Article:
Google's Autonomous Cars Driving Circles Around Competition

Several big-name companies have been testing driverless car technology for several years, with each experiencing varying levels of success.

Several big-name companies have been testing driverless car technology for several years, with each experiencing varying levels of success. One of those companies, Google, has proven to be much better than its competitors at developing technology that doesn’t require test drivers to take control of the vehicle.

When an autonomous test vehicle’s software fails, or a test driver senses danger, that operator often takes control of the vehicle. This sort of human override is typically called a disengagement. Google, along with Delphi, Volkswagen, Mercedes-Benz, Nissan, and Bosch have filed separate reports to the California Department of Motor Vehicles demonstrating how often each company’s drivers had to seize control of an autonomous vehicle during testing that took place between September 2014 and November 2015.

Google has been wildly successful at developing vehicles that don’t require human override. The company’s autonomous vehicles drove 424,331 miles in California during the aforementioned timeframe, and there were only 341 instances where the supervising driver had to take control. Failure of autonomous technology accounted for 272 of the 341 test driving snafus, while the supervising driver decided to take control of the car due to safety concerns on 69 occasions.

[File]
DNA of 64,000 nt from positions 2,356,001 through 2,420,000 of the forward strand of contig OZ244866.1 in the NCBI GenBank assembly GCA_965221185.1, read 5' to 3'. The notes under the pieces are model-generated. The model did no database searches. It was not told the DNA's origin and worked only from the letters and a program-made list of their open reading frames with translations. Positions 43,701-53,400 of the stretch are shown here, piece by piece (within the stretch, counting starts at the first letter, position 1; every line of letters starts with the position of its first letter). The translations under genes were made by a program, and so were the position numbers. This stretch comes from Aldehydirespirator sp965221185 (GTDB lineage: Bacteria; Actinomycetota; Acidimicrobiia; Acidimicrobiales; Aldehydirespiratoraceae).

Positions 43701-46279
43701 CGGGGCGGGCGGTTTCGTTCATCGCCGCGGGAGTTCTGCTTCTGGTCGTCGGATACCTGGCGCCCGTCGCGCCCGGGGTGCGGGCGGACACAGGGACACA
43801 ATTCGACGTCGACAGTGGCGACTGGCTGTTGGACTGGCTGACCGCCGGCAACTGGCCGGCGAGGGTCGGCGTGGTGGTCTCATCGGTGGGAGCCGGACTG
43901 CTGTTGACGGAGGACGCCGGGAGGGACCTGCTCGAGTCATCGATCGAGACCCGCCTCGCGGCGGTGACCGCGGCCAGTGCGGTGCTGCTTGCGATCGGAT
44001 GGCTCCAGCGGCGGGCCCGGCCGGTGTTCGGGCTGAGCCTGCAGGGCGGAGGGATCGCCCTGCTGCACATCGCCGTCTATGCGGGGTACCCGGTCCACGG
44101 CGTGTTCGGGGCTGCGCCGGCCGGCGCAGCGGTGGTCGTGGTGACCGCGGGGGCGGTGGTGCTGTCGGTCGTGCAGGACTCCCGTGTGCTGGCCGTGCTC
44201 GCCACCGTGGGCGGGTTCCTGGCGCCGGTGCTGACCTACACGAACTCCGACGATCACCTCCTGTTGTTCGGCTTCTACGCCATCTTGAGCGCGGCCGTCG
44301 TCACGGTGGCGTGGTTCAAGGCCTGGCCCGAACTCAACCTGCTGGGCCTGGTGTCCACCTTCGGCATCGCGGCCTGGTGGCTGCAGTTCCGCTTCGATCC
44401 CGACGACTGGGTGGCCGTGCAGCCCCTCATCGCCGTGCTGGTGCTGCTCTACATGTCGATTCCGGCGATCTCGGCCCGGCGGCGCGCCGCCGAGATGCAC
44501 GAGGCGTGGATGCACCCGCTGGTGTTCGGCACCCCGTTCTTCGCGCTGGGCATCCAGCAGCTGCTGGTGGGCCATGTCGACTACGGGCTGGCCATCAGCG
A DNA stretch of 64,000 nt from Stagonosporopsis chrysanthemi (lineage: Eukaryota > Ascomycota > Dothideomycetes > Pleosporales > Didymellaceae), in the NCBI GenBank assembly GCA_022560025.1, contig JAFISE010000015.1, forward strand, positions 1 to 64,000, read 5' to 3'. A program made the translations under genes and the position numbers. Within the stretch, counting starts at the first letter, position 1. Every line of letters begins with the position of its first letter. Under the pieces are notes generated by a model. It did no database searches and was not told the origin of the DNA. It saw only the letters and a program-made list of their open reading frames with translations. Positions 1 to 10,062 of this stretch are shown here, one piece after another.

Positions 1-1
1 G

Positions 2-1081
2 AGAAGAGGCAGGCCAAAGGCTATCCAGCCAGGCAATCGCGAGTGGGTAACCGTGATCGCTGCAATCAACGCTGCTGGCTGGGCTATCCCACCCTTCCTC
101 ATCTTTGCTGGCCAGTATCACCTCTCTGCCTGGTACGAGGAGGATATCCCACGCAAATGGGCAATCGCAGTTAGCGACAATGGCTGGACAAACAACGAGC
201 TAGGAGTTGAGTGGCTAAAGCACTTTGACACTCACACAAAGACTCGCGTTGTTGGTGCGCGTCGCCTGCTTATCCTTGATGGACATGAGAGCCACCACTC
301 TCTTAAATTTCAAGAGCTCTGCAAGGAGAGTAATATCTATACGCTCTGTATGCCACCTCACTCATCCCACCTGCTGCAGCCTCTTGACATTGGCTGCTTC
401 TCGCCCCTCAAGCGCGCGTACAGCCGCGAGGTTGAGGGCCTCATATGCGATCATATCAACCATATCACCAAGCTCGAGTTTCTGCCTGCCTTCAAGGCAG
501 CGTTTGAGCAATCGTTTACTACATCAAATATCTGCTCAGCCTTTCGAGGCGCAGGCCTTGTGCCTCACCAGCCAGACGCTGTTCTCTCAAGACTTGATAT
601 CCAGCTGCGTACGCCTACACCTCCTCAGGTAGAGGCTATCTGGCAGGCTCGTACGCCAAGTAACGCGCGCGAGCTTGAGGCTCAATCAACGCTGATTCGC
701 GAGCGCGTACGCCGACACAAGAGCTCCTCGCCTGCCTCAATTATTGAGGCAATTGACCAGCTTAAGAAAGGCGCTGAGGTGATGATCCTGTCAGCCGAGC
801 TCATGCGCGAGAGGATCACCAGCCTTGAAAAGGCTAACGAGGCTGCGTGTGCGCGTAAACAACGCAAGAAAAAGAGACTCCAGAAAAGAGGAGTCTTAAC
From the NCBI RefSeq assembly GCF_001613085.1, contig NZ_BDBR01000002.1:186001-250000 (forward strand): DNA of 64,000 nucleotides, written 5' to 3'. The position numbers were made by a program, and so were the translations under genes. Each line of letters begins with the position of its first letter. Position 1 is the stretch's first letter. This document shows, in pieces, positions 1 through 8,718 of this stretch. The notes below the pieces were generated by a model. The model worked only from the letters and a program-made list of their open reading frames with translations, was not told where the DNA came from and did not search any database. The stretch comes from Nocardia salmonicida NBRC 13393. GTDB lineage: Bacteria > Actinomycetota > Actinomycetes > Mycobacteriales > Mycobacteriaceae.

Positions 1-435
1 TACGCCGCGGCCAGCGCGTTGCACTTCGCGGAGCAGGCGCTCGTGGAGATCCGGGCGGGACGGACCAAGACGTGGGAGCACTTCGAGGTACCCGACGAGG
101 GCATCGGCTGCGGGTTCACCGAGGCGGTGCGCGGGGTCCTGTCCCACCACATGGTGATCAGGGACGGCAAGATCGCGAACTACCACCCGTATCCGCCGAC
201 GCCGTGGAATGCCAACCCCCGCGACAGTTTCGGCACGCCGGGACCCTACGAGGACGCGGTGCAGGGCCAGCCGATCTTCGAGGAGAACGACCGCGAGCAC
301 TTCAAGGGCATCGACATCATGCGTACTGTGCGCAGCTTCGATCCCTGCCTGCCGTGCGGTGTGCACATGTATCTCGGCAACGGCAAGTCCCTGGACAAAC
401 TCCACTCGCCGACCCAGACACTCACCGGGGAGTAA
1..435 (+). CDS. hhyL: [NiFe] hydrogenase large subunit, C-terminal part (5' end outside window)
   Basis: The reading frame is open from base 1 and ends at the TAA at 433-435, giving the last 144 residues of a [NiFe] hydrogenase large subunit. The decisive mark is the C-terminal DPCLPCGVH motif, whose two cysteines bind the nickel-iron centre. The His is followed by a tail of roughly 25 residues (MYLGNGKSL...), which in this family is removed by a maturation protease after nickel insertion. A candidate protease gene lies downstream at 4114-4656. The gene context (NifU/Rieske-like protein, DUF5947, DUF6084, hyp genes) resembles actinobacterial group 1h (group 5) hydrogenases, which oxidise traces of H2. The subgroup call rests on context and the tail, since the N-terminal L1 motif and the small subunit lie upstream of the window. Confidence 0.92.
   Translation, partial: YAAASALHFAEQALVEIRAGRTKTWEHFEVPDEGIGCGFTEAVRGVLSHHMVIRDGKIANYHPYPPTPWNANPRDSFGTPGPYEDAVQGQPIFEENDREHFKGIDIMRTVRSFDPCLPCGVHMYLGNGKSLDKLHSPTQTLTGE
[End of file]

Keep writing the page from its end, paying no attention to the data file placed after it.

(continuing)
Two European automakers, Delphi and Volkswagen, were fairly successful in their autonomous car technology testing. Delphi’s vehicles drove 16,662 miles on California roads, and suffered disengagements 405 times. Volkswagen logged 14,945 testing miles, with its drivers taking over 260 times.

When Mercedes-Benz’s vehicles tested on California’s roads, they were quite likely to encounter problems. The German automaker took its autonomous test vehicles driving for 1,739 miles, encountering 1,485 disengagements.

Nissan’s autonomous car testing had to be altered 106 times during 1,485 miles of driving. Bosch had 625 disengagements during 935 miles of driving, though its disengagements were a planned test, according to the German engineering and electronics company.

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